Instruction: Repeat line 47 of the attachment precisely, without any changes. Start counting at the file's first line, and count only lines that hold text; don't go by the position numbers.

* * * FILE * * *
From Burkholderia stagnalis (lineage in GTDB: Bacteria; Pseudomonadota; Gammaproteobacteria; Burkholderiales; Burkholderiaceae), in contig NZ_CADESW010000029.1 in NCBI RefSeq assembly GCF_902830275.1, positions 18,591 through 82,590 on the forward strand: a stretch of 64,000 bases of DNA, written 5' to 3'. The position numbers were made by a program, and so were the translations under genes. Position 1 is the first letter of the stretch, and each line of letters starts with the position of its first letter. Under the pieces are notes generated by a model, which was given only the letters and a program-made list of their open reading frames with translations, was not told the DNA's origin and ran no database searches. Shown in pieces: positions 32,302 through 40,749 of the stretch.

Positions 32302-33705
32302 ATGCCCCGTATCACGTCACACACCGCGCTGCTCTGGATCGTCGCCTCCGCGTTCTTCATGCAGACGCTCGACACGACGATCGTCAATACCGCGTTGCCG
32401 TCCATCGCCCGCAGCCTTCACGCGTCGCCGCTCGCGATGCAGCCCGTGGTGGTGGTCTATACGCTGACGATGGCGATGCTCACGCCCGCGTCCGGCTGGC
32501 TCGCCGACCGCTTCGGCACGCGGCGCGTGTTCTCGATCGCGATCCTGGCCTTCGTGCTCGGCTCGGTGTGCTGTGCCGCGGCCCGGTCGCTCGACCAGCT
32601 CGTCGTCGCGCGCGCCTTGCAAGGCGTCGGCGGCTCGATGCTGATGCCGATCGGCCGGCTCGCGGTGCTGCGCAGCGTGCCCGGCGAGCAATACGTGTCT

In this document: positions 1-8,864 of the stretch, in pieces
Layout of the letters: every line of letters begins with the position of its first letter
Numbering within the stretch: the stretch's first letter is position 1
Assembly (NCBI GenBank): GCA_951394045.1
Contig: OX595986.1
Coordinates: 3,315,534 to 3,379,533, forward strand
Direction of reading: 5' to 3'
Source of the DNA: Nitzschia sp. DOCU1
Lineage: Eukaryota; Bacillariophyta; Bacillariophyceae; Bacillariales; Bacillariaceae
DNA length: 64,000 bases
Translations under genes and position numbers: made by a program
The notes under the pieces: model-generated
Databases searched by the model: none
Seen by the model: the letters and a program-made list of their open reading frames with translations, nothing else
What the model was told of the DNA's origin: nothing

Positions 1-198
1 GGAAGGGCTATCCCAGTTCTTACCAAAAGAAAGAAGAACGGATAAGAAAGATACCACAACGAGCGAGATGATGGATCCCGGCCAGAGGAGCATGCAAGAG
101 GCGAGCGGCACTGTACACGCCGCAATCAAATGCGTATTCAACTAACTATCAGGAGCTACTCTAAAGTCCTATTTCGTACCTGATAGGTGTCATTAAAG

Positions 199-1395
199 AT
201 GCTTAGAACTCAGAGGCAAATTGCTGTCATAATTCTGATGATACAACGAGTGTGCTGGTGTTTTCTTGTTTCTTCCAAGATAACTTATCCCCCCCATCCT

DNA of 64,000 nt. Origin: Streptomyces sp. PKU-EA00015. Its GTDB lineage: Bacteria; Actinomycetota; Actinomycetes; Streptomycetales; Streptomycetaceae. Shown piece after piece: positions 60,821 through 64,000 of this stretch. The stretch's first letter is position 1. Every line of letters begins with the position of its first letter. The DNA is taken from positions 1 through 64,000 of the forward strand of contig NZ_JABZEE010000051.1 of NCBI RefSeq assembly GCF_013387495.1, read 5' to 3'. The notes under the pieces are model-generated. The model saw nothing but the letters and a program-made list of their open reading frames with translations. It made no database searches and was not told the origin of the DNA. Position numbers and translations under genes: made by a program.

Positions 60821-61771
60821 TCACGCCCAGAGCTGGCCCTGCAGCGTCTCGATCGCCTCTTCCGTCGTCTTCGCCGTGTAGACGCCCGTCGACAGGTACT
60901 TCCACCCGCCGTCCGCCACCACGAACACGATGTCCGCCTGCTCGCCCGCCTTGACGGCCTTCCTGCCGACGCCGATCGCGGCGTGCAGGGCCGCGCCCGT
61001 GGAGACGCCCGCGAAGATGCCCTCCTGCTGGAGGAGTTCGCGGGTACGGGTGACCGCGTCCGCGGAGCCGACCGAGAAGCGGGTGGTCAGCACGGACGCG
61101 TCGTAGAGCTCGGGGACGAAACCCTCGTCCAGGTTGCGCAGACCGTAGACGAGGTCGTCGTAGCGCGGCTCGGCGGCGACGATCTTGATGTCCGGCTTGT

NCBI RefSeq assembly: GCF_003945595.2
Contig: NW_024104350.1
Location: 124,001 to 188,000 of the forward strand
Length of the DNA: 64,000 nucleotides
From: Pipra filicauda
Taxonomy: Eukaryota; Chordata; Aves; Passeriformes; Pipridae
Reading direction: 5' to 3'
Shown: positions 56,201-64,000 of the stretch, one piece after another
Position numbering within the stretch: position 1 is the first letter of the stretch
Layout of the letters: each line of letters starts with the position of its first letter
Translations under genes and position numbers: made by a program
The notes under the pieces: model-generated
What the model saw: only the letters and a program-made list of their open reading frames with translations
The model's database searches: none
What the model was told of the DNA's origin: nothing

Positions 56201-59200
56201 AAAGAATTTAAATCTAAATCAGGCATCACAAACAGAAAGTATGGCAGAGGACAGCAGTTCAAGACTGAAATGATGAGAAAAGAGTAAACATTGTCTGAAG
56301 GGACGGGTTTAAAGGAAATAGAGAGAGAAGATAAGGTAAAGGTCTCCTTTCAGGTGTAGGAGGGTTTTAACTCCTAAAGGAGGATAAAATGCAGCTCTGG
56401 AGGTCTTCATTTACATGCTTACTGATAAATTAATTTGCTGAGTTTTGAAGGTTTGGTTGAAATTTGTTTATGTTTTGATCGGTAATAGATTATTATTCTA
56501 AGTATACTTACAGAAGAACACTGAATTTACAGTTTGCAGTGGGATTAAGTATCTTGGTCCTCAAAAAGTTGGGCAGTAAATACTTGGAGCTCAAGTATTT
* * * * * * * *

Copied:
The model's database searches: none